BRHB-10-21, titled “If We are Going To Do It, Let’s Do It Right,” is essentially a legally binding* timeline developed collaboratively between outgoing Boca Governor Marni Sherman, Governor-elect Allison Gentry, outgoing BSU&MP Director Kerri-Ann Nesbeth, and Boca House Parliamentarian Amanda Phillips. It was sponsored by almost the entire House; the copy scanned and linked below shows the original sponsors, but many others chimed in their support prior to voting on it.

You can read the text of the bill here. It also includes minutes of the “what now?” pow-wow I mentioned in the previous entry, which do a decent job of contextualizing the issues. The gist of the bill is:

  • the reform process started out on the wrong foot, that is, with the Boca House trying to make decisions without consulting the cultural groups on campus
  • there’s not enough time left this semester to work out an agreeable collaborative solution

    Kerri-Ann Nesbeth, BSU&MP Director

  • the responsibility to fix this should be passed on primarily to the incoming leaders of the key groups, i.e., BocaGovernor-elect Gentry and the next BSU&MP director.

Incidentally, the job of BSU&MP director is open. You can apply here. The job posting closes May 14 and an

appointment will be made a week later. Last year’s salary for BSU&MP director was $7,520, and next year’s will be higher: $7,990 for the 2010-2011 academic year.

What do you think of the bill and the timeline? Does this seem like a robust and fair process?

Tomorrow: more on BSU&MP.

*I say legally binding because it is a bill, and not a resolution (which would just state the opinion of the House about what should be done), but it’s really a technical point since they didn’t write any punishment for failure to meet the timeline into the legislation. Still, it does demonstrate a greater degree of seriousness, which is why I point it out.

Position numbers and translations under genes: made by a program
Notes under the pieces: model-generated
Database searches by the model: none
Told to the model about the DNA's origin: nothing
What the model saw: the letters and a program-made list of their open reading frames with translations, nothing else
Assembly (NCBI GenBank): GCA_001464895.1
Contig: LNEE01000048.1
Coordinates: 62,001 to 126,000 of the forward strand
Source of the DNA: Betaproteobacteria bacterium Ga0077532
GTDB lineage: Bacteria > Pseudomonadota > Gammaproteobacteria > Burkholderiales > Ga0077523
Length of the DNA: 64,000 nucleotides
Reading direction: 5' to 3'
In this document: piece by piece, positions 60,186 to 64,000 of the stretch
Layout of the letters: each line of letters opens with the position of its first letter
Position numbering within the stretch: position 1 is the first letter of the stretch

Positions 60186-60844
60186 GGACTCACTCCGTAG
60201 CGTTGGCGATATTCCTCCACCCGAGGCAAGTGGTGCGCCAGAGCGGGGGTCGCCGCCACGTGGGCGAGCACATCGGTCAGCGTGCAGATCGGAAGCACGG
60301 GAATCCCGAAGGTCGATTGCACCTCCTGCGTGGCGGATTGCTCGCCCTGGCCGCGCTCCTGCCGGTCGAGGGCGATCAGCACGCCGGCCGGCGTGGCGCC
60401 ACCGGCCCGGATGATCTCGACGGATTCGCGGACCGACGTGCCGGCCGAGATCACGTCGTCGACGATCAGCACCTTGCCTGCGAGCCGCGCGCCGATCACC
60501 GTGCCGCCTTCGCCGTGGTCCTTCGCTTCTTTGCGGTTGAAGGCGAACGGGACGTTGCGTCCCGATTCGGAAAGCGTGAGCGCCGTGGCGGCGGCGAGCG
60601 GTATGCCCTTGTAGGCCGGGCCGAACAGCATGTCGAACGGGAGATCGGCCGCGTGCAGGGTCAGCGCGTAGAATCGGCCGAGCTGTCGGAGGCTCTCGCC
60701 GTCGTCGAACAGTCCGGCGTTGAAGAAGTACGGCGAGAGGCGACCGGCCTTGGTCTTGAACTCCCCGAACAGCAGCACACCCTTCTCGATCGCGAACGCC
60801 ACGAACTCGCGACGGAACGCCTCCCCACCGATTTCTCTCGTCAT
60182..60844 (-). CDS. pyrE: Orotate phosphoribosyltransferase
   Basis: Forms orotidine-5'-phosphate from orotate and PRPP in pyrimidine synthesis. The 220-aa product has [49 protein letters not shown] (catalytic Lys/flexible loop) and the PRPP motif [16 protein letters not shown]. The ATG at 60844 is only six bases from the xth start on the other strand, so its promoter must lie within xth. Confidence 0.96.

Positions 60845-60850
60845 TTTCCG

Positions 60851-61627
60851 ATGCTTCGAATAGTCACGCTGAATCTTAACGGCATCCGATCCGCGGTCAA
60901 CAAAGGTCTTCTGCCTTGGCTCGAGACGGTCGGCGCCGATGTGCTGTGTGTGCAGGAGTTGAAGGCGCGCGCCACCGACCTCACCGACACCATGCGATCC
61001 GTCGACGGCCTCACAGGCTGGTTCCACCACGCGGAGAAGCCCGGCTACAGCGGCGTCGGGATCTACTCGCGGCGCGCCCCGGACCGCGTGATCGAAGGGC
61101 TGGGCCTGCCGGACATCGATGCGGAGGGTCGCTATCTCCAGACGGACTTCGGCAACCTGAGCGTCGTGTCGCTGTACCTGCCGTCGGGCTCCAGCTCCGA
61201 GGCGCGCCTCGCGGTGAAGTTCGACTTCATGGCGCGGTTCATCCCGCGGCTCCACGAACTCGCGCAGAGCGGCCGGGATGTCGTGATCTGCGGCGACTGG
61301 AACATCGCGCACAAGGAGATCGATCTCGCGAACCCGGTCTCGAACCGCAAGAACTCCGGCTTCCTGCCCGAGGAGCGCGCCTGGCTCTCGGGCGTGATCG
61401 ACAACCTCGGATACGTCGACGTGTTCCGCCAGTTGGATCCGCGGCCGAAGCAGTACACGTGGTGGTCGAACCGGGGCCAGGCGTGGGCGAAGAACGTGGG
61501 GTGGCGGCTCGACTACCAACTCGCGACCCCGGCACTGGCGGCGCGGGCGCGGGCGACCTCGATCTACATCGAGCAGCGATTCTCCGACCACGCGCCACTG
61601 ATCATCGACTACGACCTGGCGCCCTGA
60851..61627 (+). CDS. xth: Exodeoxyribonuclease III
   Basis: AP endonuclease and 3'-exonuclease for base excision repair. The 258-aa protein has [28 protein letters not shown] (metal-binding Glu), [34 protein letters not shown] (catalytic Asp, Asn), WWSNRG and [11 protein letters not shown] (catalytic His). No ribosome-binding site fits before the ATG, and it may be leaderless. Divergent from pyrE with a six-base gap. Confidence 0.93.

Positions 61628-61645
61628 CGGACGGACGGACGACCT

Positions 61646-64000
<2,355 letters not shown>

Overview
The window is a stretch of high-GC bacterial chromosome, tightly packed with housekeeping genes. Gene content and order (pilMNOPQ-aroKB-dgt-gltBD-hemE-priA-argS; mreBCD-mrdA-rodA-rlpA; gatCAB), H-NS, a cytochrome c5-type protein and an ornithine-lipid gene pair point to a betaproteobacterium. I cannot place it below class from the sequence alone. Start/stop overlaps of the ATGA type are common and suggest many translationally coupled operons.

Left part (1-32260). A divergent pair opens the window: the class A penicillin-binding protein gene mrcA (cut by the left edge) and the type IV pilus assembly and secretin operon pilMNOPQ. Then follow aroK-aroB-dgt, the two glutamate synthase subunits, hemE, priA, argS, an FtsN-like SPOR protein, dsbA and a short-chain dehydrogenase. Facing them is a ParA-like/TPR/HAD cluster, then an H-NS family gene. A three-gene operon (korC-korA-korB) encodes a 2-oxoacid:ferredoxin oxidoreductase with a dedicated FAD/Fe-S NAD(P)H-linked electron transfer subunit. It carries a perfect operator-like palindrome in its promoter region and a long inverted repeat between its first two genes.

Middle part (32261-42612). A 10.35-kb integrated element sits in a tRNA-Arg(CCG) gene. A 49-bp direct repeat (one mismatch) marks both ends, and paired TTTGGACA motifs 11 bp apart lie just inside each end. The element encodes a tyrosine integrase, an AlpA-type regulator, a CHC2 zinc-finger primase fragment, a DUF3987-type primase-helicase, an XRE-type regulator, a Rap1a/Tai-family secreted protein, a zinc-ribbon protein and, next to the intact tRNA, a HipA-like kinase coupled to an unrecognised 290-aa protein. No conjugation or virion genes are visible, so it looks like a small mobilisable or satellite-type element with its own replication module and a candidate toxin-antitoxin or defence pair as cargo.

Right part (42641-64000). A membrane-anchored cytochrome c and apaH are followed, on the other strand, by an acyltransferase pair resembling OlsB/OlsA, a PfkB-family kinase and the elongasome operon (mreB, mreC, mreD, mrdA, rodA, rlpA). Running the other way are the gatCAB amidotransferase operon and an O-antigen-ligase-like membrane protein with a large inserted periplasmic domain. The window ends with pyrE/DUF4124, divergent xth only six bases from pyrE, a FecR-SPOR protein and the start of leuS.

Toward a More Perfect Union? (Part I)

Posted in bsump on April 28, 2010 by Brandon

[This post was part of a series. You can read the rest here: Part II ¦ Part III ¦ Part IV ¦ Part V ]

It’s the most debated issue in Student Government of the last year, maybe the last two years: the structure, name — and in some proposals, the funding  — of what is currently known as Black Student Union & Multicultural Programming. And it’s not going to be decided this semester.

Marni Sherman Boca Governor

It might be resolved by October, depending on who you ask. If everybody can get along.

After a month of heated (and circular) debate, several shot-down pieces of legislation,  and a pow-wow organized by Boca Governor Marni Sherman, a bill aimed at “reforming” the organization passed unanimously on April 23, the last Boca House meeting of the semester.

What’s the big deal?

To answer a question with a question: what’s in a name? One of the criticisms raised by the Boca House in recent weeks is that BSU&MP’s mission isn’t in line with its name. New students, they say, might get confused.

Here’s part of their mission statement, posted on the BSU&MP Facebook group:

Black Student Union Multicultural Programming’s was created on campus to develop and provide cultural enrichment for all students at Florida Atlantic University. Black Student Union Multicultural Programming’s purpose is to develop students educationally and socially and to uphold their self identification with their history and culture. It addresses issues affecting all students on campus.

The purpose and mission of this organization is to foster cultural unity in order to fulfill the responsibility of serving the Blacks, Hispanics, Multicultural and other minority students of Florida Atlantic University.